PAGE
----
DE: Queering Twitter


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My first attempt to tweet while in class was interesting to say the least. It was quite difficult to stay engaged while trying to come up with a tweet that would be coherent. I found that I could not think fully thought the statements that others where making. I think that is does sure to ask questions to be discussed at a later time. This is a great way to continue class discussions. I think it could be a useful took to include others in the fold, also it is a helpful way to keep notes. the majority if my tweets where questions that I had or that were asked by others. I think it would be more interesting if others were also live tweeting, but it may take peoples attention out of the class all together. I'm wondering what would happen if the live feed was kept on the screen in the front of the class, it may be a way to structure class discussion. Someone who does not speak much may find their voice this way.
Does tweeting challenge that normative structure of the class room? Sure it does but the space is still privileged as well as the knowledge. Who is able to participate in 140 characters. I wonder if ideas can be fully transmitted.


I think the idea of live tweeting is certainly an interesting idea and definitely queers the way that people participate in a classroom setting. From coming from a perspective of someone who has only used tweeting recreationally, the very thought of tweeting for academia in itself is very queer. I can imagine that it would be difficult to try and participate in the physical space of the class while also participating in the virtual setting. I can only speak from my little experience with live tweeting, during award shows and other extremely critical cultural events, that it is certainly a task to be both engaged with the physical and virtual word in a coherent manner. I think that live tweeting gives shy people, like myself, another voice where they can be more comfortable in sharing their views. I think your critique of the 140 character limit is important because it really forces us to make our ideas concise and brief, which can act as a double edged sword.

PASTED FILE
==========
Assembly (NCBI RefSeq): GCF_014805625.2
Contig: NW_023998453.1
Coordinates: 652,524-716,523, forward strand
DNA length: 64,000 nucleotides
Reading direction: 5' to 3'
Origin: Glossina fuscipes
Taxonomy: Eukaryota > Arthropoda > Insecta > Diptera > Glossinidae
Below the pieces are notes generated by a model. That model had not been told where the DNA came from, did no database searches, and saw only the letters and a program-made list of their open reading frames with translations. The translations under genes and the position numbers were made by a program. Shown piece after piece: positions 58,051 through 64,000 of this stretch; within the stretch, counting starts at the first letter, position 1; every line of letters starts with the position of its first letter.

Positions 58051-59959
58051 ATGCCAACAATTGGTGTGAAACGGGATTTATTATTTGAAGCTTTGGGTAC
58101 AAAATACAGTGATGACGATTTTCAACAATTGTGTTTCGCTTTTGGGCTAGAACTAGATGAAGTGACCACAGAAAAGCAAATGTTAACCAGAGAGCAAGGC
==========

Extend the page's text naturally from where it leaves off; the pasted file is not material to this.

Thanks for experimenting with a live-tweet! I tried one of these in my queering desire class last fall and it was difficult/productive/limited. I wrote about it on my blog: live-tweeting class: an experiment

When I was live-tweeting, I found myself in "documenting" mode (that is, trying to capture what others were saying) instead of "engaging" mode. However, by documenting the "live" conversation, I was able to engage with the ideas later (and so were other people). How can live-tweeting enable us to queer classroom time?

In terms of putting the live feed on the screen, I think that's a great idea. I have some logistical issues with that--I don't know how to keep the live feed going without having to refresh it when new tweets come up. I'll have to do some research on it...any suggestions?

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